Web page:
• Facebook (2366 gTPI & 512 NM$)
  • Denim (2356 gTPI & 615 NM$)
  • Robust (2504 gTPI & 767 NM$)
  • Manifold (2286 gTPI & 575 NM$)
  • Altaphonic (2262 gTPI & 539 NM$)

Genomic Sires

  • Supershot (2675 gTPI & 848 NM$)
  • Rubicon (2718 gTPI & 864 NM$)
  • Hotshot (2661gTPI & 815 NM$)
  • Delta (2709 gTPI & 873 NM$)
  • Draco (2642 gTPI & 810 NM$)

Polled Sires

  • Powerball-P (2534 gTPI & 653 NM$)
  • Multitude-P (2249 gTPI & 418 NM$)
  • Ewing-P (2229 gTPI & 510 NM$)
  • Yahtzee-P (2408 gTPI & 588 NM$)
  • Ladd Man-P (2201 gTPI & 365 NM$)

Red, RC and high PTAT sires do not rank high for either feed efficiency (FE) or fertility (FI). One exception is Mogul at 2.84 PTAT who received 142 for FE however his FI is only slightly above average at 0.3.

The Bullvine Bottom Line

Breeding for feed efficiency is closely related to breeding for increased production. However breeding for increased milk yield is counter-productive to increasing the genetic merit of females for reproductive traits. Based on our study of the new indexes for feed efficiency and fertility, we recommend that breeders select bulls that are over 80 pounds for fat and protein combined and that are over 1.0 for FI.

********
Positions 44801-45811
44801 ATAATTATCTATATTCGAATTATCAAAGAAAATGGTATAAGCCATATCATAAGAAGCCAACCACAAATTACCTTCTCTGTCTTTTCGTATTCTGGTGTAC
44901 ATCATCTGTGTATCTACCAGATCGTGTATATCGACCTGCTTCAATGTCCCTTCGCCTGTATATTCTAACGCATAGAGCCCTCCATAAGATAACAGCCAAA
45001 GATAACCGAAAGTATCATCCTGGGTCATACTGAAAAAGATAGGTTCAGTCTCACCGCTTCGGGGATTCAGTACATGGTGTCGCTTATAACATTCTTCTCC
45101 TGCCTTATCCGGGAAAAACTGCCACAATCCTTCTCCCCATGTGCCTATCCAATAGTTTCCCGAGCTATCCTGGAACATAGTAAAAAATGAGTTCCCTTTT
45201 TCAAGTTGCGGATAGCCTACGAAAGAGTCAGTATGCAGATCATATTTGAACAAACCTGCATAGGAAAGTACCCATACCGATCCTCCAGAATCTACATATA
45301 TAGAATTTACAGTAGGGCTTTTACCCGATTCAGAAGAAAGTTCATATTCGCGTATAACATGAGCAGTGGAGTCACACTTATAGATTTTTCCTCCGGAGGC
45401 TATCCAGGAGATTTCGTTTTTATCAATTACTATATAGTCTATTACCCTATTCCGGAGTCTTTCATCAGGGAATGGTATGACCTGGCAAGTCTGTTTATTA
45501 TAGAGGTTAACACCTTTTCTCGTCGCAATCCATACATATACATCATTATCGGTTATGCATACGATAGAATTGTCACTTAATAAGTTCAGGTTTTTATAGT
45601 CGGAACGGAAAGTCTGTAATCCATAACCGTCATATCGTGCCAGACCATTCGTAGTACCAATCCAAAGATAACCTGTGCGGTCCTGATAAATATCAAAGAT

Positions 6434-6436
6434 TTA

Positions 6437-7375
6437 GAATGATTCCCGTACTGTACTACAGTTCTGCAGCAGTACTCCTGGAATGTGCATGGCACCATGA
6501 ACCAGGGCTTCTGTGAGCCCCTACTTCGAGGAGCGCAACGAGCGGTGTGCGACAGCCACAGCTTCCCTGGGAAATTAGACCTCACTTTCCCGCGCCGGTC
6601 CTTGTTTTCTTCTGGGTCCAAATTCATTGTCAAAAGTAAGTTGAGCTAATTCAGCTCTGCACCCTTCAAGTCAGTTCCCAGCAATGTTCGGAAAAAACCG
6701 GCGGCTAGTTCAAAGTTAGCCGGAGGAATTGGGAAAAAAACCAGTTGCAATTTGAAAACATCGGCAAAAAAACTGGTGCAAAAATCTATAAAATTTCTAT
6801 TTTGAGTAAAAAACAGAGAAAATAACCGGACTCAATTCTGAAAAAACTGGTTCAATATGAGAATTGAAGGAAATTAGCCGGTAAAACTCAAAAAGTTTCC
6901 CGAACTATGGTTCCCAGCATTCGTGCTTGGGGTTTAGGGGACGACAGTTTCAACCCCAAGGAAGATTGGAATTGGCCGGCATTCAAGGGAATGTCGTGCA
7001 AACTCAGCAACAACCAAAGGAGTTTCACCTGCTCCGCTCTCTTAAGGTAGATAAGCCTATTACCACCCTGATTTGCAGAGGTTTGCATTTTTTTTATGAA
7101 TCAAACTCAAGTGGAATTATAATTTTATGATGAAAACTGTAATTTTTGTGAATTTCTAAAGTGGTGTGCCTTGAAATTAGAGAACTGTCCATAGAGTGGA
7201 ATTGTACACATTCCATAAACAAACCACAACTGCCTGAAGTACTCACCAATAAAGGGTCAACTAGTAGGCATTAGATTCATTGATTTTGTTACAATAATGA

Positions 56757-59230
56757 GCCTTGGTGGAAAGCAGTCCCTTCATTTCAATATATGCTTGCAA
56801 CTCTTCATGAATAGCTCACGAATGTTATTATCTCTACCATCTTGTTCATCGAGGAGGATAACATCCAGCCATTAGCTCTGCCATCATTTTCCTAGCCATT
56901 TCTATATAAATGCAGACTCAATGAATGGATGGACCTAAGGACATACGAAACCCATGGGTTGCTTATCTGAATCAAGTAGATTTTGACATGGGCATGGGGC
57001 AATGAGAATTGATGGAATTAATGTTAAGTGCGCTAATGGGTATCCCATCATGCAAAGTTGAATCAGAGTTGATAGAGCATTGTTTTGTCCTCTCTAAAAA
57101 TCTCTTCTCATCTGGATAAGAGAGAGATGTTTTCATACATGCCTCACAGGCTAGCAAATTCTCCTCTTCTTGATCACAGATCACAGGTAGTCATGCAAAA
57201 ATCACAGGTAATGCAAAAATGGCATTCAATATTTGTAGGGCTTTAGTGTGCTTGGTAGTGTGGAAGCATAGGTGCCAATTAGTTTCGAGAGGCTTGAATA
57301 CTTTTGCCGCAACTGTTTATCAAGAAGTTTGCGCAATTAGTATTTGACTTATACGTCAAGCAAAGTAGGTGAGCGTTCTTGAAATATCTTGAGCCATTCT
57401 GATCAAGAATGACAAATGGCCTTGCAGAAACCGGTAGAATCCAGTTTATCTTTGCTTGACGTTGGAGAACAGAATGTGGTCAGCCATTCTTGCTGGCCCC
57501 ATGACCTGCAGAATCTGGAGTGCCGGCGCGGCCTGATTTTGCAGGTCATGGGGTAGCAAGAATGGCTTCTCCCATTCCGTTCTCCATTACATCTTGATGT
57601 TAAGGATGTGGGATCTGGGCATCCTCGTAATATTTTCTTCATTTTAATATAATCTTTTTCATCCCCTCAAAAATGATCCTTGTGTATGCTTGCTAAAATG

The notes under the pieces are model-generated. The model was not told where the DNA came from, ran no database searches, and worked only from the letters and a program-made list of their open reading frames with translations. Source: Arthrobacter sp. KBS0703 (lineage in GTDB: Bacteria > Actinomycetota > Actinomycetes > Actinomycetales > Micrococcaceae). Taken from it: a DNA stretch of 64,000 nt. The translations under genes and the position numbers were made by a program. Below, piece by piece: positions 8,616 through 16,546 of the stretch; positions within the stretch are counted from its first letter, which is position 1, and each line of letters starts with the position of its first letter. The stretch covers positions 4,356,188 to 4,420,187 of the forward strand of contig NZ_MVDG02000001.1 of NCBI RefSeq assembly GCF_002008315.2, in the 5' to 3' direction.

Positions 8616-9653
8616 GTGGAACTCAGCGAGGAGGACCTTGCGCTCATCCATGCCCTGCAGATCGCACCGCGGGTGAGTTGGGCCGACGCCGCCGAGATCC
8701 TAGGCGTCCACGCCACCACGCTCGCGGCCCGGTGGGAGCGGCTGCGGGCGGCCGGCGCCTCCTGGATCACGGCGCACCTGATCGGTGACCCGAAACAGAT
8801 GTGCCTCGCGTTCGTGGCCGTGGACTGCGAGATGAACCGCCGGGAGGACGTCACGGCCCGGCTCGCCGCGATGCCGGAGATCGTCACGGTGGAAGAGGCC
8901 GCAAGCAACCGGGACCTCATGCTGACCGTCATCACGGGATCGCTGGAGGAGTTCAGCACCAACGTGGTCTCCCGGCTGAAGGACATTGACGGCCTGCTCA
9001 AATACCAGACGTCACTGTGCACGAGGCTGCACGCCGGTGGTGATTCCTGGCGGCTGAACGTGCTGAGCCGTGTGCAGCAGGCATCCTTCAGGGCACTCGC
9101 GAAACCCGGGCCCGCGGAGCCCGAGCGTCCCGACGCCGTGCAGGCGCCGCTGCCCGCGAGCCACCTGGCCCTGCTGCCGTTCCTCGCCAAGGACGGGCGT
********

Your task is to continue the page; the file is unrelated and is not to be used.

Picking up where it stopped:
The Dairy Breeders No BS Guide to Genomics


Not sure what all this hype about genomics is all about?

Want to learn what it is and what it means to your breeding program?

Download this free guide.




Who Said You Can’t Breed For Higher Fertility?

If you were to describe the perfect program to achieve top female fertility in your herd, what would it be? Would your program include heifers calving at 22 months of age and every 11-13 months thereafter until lifetime production reaches 275,000 lbs (125,000 kgs) of milk? For decades breeders have heard that they can’t breed for fertility. It’s all management and nutrition. Well that story is changing. Let’s examine how genetics can play a role in improved fertility in a herd.

The Current Scenario

The CDCB (Council on Dairy Cattle Breeding) has summarized the following current reproduction information on the current US dairy cattle.